From the old, wood framed window, across from my bed, I saw a flock of white bellied geese flying by in their greater than, less than sign in the sky. It was so early in the morning, the alarm clock still had over an hour’s worth of minutes to tick through. Alarming me with their demonstrative calls, I thought I might have missed a very important party. About hundred feet from the end of the yard is the creek that carries the Salmon run in the winter, and always seems to host a great many kinds of exciting occurrences.
The hardwood floor is chilly, a slight leap to the woven rug, then one to the kitchen. I warm my hands over the gas burner, place the water. Another round of honking floats over my head. A whistling from the tea kettle. I step over to the french doors, opening one side. Not even the brisk air, steam, or Earl Grey awakes my heart open like these geese. The entire neighborhood, I’m sure is awake, and all the neighboring animals rise from their morning slumber to this stunning sound. I absorb. I listen and never tire of hearing their horns like big band in a melancholy rhythm.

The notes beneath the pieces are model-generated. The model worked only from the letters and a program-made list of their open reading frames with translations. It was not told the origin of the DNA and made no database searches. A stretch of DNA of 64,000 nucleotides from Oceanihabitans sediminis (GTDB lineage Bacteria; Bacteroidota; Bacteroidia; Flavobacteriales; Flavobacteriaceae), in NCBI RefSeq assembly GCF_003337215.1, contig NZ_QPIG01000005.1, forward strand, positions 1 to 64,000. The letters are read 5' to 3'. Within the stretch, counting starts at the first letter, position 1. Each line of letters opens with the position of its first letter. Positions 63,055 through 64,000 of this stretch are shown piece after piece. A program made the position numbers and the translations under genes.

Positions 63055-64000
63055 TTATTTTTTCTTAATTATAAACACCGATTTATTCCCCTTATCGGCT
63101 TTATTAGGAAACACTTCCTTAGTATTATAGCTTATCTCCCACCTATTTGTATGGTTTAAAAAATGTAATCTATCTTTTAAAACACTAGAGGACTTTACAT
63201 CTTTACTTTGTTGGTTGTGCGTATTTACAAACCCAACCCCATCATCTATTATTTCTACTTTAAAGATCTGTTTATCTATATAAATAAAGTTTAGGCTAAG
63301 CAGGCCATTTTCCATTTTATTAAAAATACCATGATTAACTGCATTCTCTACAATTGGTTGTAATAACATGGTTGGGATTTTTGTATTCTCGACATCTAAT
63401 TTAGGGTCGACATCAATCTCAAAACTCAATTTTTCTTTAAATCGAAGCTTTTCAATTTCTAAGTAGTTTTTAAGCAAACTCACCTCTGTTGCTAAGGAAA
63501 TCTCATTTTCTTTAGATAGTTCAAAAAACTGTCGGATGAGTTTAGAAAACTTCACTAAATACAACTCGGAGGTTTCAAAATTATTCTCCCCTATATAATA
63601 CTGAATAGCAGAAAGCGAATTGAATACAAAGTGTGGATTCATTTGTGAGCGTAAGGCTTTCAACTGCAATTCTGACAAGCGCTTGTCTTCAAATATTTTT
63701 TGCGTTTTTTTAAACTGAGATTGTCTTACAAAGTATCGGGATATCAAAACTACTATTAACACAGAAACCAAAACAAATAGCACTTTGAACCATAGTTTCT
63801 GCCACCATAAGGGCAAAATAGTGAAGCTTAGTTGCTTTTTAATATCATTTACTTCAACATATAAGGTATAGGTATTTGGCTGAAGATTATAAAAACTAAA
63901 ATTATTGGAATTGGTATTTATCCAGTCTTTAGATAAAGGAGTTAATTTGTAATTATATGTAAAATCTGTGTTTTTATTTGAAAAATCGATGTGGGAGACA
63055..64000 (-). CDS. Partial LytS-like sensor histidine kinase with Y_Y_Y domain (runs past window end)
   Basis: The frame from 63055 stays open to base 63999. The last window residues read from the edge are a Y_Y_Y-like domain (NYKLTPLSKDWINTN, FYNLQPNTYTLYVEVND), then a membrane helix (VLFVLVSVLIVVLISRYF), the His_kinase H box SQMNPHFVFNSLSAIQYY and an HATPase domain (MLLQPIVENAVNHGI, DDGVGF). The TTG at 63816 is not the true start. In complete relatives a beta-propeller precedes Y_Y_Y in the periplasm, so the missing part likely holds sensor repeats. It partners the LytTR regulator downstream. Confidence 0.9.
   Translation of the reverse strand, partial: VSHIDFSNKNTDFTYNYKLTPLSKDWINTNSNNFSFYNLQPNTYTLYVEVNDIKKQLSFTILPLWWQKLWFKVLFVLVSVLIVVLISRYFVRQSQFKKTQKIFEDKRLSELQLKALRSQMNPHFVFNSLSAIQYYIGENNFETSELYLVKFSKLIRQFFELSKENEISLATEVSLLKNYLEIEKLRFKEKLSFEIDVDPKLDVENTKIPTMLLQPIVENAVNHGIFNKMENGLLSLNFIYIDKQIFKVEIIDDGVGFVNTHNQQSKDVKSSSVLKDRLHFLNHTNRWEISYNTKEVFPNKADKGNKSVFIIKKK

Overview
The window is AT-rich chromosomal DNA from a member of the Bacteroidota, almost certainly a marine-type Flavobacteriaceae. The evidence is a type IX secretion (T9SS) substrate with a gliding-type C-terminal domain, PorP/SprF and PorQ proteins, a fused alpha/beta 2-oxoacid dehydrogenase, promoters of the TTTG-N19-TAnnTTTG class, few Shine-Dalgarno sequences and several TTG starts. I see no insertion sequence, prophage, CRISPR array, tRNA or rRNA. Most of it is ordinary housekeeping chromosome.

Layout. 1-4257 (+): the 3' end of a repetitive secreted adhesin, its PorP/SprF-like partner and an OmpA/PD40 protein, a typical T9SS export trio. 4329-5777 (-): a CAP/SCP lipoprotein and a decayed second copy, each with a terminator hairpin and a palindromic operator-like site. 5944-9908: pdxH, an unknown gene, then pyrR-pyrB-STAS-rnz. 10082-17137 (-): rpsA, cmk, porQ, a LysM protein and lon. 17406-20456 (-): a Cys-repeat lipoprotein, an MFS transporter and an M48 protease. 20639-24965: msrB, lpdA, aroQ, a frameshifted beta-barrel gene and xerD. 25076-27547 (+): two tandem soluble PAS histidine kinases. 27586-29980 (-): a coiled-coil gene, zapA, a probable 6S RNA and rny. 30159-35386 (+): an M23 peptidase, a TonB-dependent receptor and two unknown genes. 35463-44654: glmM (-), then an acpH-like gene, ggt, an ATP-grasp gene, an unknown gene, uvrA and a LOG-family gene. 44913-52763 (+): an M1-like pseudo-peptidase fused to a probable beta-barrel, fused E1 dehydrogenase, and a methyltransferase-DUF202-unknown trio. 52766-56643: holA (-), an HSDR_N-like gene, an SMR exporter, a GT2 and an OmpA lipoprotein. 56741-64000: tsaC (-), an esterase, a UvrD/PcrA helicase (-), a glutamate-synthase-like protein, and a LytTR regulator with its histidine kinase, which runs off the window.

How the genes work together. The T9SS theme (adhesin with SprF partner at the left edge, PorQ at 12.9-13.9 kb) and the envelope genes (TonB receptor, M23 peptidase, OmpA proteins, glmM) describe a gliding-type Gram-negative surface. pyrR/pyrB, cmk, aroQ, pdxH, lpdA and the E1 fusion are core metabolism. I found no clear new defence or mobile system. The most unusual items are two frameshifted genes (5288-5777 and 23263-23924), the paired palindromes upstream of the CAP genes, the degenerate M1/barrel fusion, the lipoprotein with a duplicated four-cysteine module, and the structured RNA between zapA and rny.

I assume all the talking was merely a discussion about where to land for down they came, stretching out their dark wings, quick halting flaps, graceful wagging descent, webbed feet outstretched, one, two,.. four land on the water pool of the creek. The others land on the lake over the hill. There is a rocky cliff on the border of the creek and the hillside. I could no longer see the geese from my doorway. It went silent then, perhaps they were ready for their nap. I close the door gently, sip, breath, and crawl back into bed replaying their calls in my head, and wondering if I should sneak over to join them.